"I believe in my heart of hearts that what you're doing is the right and just thing," said Sen. Richard Durbin, D-Ill. "But I believe this is the wrong moment, that this is the wrong bill."
Sens. Chuck Schumer, D-N.Y., and Al Franken, D-Minn., added their voices, and Leahy announced that, "with a heavy heart," he would withdraw his amendment.
Gay rights groups voiced outrage, and the issue is certain to re-emerge when the full Senate debates the legislation. But it is doubtful that sponsors can command the 60 votes that will be needed to make it part of the legislation.
In the hours leading to a final vote, the panel also agreed to a last-minute compromise covering an increase in the visa program for high-tech workers, a deal that brought Hatch over to the ranks of supporters.
Under the bill, the number of highly skilled workers admitted to the country would increase greatly, but there were also protections aimed at ensuring U.S. workers get the first shot at jobs, and high-tech companies objected to some of those.
Under the deal, companies in which foreign labor accounts for at least 15 percent of the skilled workforce would be subjected to tighter conditions than businesses less dependent on H-1B visa holders, and requirements on recruiting and hiring and firing of U.S. workers would be relaxed.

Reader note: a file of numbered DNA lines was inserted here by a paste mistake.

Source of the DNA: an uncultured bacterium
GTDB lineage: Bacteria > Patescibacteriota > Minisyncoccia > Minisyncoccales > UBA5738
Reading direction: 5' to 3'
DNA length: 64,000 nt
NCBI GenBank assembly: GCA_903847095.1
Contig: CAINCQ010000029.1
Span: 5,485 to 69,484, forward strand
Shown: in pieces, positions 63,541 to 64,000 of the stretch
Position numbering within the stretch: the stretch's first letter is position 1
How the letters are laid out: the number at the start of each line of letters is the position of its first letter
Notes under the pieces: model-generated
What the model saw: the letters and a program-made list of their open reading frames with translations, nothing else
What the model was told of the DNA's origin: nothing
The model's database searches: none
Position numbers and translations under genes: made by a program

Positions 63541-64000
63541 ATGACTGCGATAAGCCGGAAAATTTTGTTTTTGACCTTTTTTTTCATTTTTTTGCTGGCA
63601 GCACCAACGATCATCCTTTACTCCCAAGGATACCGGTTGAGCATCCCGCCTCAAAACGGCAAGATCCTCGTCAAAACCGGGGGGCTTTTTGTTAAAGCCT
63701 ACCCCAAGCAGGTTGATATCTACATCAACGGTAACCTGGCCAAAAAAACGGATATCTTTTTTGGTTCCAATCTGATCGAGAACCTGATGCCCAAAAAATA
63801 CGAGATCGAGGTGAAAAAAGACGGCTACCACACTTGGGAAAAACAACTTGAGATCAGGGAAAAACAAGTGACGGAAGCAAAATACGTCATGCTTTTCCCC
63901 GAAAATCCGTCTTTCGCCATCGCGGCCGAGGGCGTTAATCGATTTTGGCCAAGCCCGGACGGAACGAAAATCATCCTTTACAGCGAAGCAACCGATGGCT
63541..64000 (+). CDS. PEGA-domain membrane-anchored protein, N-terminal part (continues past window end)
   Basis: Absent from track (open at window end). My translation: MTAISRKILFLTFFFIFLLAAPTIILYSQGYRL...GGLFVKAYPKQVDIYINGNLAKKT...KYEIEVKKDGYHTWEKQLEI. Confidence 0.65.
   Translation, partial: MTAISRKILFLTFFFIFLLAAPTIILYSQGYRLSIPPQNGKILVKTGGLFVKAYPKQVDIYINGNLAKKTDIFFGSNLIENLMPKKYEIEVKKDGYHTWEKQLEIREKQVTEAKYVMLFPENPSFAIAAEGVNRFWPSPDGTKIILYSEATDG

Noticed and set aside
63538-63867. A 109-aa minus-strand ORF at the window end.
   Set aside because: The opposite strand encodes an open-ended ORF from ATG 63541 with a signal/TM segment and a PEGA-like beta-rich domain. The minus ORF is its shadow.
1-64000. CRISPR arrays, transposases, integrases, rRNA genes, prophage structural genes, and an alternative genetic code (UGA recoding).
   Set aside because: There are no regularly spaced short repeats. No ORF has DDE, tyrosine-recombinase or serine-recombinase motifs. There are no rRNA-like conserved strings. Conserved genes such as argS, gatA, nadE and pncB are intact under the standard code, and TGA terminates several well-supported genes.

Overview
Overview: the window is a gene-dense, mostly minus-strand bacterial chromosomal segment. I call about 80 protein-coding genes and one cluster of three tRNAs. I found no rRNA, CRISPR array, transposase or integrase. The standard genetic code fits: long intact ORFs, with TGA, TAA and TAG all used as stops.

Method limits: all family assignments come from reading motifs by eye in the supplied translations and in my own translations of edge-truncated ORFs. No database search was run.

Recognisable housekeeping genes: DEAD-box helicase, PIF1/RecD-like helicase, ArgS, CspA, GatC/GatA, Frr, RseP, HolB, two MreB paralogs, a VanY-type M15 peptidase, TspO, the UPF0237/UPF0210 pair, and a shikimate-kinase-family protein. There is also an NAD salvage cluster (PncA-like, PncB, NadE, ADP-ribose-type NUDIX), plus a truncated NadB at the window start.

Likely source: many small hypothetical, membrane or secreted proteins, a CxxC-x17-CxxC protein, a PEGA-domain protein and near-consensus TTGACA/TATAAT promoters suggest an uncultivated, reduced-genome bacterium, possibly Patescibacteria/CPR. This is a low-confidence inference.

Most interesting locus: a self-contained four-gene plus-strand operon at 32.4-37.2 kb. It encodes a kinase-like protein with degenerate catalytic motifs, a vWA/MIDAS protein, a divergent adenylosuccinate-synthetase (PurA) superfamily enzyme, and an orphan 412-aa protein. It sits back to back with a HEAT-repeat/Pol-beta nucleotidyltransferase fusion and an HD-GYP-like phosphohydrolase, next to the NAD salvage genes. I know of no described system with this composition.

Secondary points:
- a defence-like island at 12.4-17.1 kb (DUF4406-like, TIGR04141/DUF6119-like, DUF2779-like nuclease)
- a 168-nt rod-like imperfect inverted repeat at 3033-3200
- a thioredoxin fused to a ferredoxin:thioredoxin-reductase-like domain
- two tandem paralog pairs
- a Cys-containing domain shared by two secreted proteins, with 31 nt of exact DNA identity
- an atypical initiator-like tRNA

In defeat, opponents said they, too, wanted to overhaul immigration law, but not the way that drafters of the legislation had done.
Sen. Charles Grassley, R-Iowa, recalled that he had voted to give "amnesty" to those in the country illegally in 1986, the last time Congress passed major immigration legislation. He said that bill, like the current one, promised to crack down on illegal immigration, but said it had failed to do so.
"No one disputes that this bill is legalization first, enforcement later. And that's just unacceptable to me and to the American people," he said.
AP White House Correspondent Julie Pace contributed to this report.
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